How much pork is in a pig?

Tamworth pigs December 2009

This page is meant to answer the question: how much pork do I get if I buy a whole/half pig, and how much will it all cost? That depends, of course, on the size of the pig at slaughter time. We try to raise the pigs to around 250 pounds of live weight, although one year the slaughterhouse had some delays which resulted in our pigs being a bit larger. Our largest pig so far was 260lbs pounds of hanging weight, and the smallest was 180lbs. The table below shows the yield we got from those two pigs. If you get a half pig, you would take home 1/2 of the amount shown here (about 2 coolers of meat).

Cut Size on 260 lb pig Size on 180 lb pig
Ham 34 30
Shoulder 20 18
Bacon 29 19
Head 17 13
If kept separate, or they can be ground
13 8
Ground Pork 15 6
Chops 34 17
Loin Roasts 8 7
Butt Roasts 24 16
Ribs 15 11
Fat 20 13
Organs: heart, liver, kidneys 3 2
Tail 1 1

For a visual of the finished cuts, I refer you to Sugar Mountain Farm’s post, with alot of helpful details:

What is ‘hanging weight’

If you buy a whole pig, your cost is determined based on the ‘hanging weight’ of the pig, which is the weight of the pig as recorded by the butcher, after the inedible parts are removed. You loose around 5 -10% from that weight to the total weight of cuts you take home, due to some trimming, bones, etc.

Learn to grow your own mushrooms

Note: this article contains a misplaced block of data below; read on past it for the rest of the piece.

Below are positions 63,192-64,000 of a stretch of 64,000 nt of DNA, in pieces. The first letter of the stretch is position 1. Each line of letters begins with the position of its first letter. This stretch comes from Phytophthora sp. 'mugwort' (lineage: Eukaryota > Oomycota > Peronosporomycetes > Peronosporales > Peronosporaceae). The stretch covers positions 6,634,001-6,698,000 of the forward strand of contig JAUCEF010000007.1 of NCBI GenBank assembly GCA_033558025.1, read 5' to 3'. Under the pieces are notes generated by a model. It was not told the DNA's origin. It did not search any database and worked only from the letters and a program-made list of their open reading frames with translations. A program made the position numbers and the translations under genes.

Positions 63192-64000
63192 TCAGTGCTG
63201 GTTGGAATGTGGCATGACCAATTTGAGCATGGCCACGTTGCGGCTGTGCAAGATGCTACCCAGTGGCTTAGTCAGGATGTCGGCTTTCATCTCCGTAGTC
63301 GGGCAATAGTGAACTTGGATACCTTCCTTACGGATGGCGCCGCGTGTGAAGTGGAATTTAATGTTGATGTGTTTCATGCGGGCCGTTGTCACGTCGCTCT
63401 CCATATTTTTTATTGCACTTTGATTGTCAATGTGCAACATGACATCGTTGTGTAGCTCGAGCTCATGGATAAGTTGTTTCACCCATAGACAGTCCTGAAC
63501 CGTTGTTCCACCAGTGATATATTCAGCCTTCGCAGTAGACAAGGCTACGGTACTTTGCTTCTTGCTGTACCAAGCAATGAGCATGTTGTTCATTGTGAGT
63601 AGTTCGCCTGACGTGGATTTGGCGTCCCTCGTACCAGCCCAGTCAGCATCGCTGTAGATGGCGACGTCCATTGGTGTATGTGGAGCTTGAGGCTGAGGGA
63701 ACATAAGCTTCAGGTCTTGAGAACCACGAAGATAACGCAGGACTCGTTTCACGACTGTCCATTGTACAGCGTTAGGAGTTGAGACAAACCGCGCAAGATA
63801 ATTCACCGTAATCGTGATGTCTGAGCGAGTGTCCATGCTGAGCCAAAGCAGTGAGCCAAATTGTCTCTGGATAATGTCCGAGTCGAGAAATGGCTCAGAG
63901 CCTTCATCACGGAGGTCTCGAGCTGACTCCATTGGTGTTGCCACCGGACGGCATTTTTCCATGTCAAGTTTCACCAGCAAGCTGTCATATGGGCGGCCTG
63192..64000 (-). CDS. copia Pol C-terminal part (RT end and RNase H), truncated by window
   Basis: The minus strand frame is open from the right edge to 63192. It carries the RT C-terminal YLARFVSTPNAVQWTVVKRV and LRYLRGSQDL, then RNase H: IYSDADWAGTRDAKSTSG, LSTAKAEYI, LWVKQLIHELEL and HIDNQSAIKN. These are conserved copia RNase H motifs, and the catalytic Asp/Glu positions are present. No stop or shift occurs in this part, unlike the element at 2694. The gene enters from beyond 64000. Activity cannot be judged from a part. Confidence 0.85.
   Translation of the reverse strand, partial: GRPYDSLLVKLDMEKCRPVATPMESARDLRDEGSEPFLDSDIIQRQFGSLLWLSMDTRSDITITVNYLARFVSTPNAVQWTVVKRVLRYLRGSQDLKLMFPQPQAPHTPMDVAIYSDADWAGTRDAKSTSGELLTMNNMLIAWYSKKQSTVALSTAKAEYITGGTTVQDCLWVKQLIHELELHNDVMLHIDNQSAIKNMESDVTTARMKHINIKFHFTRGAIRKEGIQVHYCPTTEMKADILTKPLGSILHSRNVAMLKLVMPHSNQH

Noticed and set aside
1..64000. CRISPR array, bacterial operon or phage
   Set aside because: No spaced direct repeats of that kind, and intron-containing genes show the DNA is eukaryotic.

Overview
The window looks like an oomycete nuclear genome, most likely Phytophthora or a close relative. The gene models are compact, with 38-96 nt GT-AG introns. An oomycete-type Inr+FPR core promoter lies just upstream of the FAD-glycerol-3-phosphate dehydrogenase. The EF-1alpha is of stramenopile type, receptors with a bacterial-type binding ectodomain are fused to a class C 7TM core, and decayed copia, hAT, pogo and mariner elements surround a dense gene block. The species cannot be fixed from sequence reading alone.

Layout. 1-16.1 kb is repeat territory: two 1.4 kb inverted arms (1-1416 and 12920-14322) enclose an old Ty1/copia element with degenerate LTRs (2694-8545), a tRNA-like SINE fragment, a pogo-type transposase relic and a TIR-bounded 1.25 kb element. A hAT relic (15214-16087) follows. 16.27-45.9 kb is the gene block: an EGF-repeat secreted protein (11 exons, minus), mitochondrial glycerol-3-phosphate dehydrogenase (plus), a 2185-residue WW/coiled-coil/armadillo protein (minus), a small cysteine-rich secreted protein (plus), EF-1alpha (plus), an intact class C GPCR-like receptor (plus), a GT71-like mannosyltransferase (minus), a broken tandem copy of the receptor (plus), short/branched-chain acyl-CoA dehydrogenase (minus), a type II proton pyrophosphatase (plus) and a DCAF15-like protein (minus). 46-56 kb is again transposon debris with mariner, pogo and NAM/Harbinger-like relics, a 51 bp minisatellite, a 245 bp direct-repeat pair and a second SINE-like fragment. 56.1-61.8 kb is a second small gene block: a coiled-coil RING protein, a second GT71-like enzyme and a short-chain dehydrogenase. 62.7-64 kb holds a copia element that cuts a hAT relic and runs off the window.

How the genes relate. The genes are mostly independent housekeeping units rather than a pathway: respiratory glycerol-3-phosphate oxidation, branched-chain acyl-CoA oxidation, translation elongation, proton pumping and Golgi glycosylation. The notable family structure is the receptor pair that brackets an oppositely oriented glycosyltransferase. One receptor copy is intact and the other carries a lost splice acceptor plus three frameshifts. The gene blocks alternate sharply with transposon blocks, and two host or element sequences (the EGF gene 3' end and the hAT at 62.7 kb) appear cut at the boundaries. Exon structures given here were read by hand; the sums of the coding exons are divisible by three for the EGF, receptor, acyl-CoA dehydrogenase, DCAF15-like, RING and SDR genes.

shiitake logs

Shiitake logs

Grow your own gourmet mushrooms
Workshop at Grace Note Farm
66 N Main St., Petersham, MA
Sunday, May 25 2014 1:30 – 4:30 (subject to weather)
Co-sponsored by the Petersham Local Food Group

Mushrooms are a great crop to extend the repertoire of home food production for the backyard gardener or homesteader. They are easy to produce, requiring minimal maintenance after you’ve done the initial inoculation process, and nothing beats the flavor of mushrooms grown outdoors on real wood. Do you have a spot that’s too shady for fruit or vegetables, but that you’d like to use for food production? That’s a perfect spot for growing mushrooms.

Come learn about growing culinary mushrooms from Kent Byron of Grace Note Farm. Kent has been producing culinary mushrooms on his farm in Petersham, Mass for 6 years. At this workshop, you’ll learn about mushrooms, inoculate oak logs with shiitake spawn, and tour the mushroom operation at Grace Note Farm. Each participant can take home an inoculated log to start their own shiitake farm.

Cost to participate in this workshop and take home one log is $40 per student ($55 for multiple members from the same household), or if you’d like to attend just to learn about the process and you’re not quite ready to take home a log, the cost is $30. Supplies will be provided (shiitake spawn, beeswax, power tools), but please bring your own work gloves, ear and eye protection, and wear sturdy shoes for outdoor work.

The class is scheduled for Sunday, May 25, but will be rescheduled for the following Sunday if the weather is wet. We need dry weather for the logs to be inoculated and capped properly.

Space is limited to 12 students. Please email us to reserve your spot.
You can pay either in person at the class, or pay online via paypal.